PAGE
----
To Know Me Is to Love Me
Identity is a big thing. In fact, in one's life, it may be the only thing. One of the great things about schools is that one surrounded by all kinds of models for one's identity. Look at that girl over there who has lots of friends because she is so kind to other people. I'd like to be like that. Look at that kid over there who is doing that disgusting thing with his fingers, and look how people are reacting to it. Man, I don't want to be like that! And what about me? When people are with me, what are they thinking about me? Do they want to be like me or do I do some things that make them cringe?
Chip, chip, chip
I love the fact that kids get to learn about so many things in elementary school. They get a first hand chance to enjoy an experience and see if that idea resonates with who they are: "Hmmm. I liked that. I think I'll do more of that," or "That makes sense to me. It must be true," or "I'm not very good at that. If I don't get this pretty soon, I think I'll stop doing this," or "That's rubbish! I can't believe that!" Kids start to chisel out who they are based on their experiences, so we need to give them as many different kinds of experiences as possible, not just from books or second hand, but authentic experiences. I also believe that it is counterintuitive to grade young students on these kinds of experiences because not only are these young minds trying them for the first time, but in reality, an outside standard can't judge whether something will stick. If the experience resonates with the student (i.e. it is interesting, meaningful, or important), it will probably stick with them.
Tell Me Me
Reaching back to #2 Communicate, self expression is essential. The way we get to learn about ourselves is by letting ourselves and others know how we think and feel. Schools give kids lots of opportunities to do so: discussions, writing, dancing, painting, laughing, crying, reflecting, etc. That last one, reflecting, is too underused. Someone said at my last professional development meeting that we should have an additional day after the regular workshop or conference day, just to reflect and find ways to assimilate everything we've learned. The same is true for kids. We throw so many new ideas and experiences at them, but we give them very little time to think about their learning and what it might mean to them. I see reflection as communicating with yourself.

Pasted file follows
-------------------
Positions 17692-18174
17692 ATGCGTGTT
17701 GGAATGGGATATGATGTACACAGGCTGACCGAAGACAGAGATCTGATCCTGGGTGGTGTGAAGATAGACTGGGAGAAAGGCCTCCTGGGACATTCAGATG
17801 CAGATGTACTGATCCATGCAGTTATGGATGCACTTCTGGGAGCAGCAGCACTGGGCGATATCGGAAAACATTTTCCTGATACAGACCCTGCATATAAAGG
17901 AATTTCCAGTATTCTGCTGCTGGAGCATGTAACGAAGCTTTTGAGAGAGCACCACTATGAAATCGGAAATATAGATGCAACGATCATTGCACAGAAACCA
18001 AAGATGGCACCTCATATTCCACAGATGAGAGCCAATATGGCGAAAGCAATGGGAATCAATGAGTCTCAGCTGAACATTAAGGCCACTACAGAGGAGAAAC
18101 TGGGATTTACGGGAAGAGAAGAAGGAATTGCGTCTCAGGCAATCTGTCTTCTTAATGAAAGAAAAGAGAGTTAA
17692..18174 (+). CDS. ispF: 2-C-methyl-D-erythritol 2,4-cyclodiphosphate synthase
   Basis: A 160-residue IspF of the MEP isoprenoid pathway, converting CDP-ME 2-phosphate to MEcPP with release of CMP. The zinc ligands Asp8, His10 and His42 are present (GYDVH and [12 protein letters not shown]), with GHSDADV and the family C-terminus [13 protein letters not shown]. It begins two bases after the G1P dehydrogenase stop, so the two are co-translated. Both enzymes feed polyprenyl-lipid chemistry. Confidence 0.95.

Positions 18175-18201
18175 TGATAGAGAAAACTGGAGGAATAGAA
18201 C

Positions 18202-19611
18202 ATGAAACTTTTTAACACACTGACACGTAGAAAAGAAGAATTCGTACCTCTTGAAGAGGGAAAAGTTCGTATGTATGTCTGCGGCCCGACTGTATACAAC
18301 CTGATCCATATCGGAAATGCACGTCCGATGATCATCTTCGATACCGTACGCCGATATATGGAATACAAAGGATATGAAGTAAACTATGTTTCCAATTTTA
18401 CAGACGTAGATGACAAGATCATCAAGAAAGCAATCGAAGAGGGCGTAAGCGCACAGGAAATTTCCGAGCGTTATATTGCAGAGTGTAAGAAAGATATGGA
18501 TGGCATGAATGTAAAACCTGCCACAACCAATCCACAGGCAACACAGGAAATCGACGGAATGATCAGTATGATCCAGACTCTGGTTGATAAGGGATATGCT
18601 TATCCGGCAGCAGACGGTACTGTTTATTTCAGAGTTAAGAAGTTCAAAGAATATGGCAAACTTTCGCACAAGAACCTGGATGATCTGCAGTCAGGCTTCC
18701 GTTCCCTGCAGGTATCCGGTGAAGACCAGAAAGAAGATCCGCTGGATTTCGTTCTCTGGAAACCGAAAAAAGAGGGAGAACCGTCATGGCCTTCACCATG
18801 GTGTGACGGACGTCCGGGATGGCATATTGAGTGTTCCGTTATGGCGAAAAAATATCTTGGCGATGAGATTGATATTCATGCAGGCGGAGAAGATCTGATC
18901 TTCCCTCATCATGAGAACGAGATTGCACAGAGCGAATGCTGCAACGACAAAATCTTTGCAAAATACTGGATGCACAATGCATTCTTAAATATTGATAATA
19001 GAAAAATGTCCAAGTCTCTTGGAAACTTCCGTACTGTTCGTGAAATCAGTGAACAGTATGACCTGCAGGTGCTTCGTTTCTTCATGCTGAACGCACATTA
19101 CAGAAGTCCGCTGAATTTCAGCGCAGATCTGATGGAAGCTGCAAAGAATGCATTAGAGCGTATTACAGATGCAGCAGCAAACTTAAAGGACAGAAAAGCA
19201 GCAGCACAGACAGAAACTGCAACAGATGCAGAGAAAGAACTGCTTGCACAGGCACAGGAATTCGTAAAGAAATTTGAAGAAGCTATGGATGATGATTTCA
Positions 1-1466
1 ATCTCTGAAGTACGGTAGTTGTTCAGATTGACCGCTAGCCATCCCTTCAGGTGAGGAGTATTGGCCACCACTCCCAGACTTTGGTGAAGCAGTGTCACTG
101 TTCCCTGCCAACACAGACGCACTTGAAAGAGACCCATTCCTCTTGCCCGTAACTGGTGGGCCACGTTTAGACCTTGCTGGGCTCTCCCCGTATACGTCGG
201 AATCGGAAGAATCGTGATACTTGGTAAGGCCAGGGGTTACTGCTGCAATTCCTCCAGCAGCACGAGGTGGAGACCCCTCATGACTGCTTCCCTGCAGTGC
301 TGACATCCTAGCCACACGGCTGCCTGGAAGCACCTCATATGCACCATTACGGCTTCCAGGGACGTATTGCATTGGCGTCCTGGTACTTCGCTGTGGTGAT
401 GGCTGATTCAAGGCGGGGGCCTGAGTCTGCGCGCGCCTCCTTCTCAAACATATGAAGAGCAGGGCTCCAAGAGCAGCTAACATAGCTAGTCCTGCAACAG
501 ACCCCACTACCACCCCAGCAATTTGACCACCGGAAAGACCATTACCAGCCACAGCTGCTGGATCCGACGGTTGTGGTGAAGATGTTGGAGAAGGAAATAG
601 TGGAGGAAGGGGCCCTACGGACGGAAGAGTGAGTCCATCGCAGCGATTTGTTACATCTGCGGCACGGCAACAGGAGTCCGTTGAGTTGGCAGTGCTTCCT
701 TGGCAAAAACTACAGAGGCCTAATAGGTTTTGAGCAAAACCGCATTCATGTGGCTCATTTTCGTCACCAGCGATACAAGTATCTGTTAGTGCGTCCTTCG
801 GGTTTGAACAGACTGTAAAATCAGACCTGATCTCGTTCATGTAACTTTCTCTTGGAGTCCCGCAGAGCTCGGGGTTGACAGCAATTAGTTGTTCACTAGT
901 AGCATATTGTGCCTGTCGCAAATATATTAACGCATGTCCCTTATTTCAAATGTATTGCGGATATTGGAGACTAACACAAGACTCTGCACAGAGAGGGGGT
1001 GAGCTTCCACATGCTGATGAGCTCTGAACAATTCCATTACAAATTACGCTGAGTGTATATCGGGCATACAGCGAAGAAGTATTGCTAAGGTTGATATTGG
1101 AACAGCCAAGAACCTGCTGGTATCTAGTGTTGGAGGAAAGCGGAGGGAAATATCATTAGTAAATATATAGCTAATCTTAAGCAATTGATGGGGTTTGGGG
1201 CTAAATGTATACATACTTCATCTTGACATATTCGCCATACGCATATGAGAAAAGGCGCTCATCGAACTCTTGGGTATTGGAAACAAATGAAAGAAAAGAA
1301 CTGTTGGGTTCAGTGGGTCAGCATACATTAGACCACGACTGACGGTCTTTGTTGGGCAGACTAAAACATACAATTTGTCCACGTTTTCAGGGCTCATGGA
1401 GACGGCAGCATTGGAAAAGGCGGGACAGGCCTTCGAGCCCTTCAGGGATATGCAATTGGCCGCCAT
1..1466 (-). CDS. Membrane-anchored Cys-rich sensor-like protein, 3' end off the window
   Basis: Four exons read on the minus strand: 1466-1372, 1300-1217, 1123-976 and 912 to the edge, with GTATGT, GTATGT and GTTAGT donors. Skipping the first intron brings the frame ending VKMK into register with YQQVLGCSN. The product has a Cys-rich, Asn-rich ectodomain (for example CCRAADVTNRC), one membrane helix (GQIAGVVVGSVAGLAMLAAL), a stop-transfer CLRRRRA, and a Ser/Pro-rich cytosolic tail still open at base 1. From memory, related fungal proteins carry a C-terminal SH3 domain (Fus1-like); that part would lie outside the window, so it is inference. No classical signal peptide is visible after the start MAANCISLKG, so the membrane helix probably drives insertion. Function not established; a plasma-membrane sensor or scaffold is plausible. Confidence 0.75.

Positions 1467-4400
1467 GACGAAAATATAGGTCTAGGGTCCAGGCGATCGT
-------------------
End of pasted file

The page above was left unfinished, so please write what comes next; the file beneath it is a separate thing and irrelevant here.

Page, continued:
One of the ways we are trying to help kids learn at my school is by teaching them about self regulation. We can ask kids what they learned about themselves in doing any activity or learning about something new. Hopefully, they'll begin to internalize this self talk: "When I'm working in a group, how is that affecting me? I want to do my part, but I don't know what that is yet. Maybe if I keep listening and asking questions, I'll figure it out," or "Linda sure looks mad right now. What were we talking about that might have made her so angry?" It's really difficult for young children especially to think about their thinking, but we teachers try to model it as much as possible by thinking out loud. By having students understand how their own emotional state affects them, they begin to see how emotions affect others too.
Me on Me
I think this idea of identity resonates with me because I tried on all kinds of people's identity's until I found one that worked for me. I took bits and parts of everyone I encountered until I sculpted out the identity I have today. And though I think my identity is pretty well set now, I can still emulate other people depending on the task at hand, especially for tasks outside my comfort zone (e.g. negotiating a deal, speaking in front of large groups, trying on new pants when the mirror is placed outside of the changeroom, etc.). Who am I kidding? My identity is still in a state of flux. I am still learning from other people and I am still learning about myself.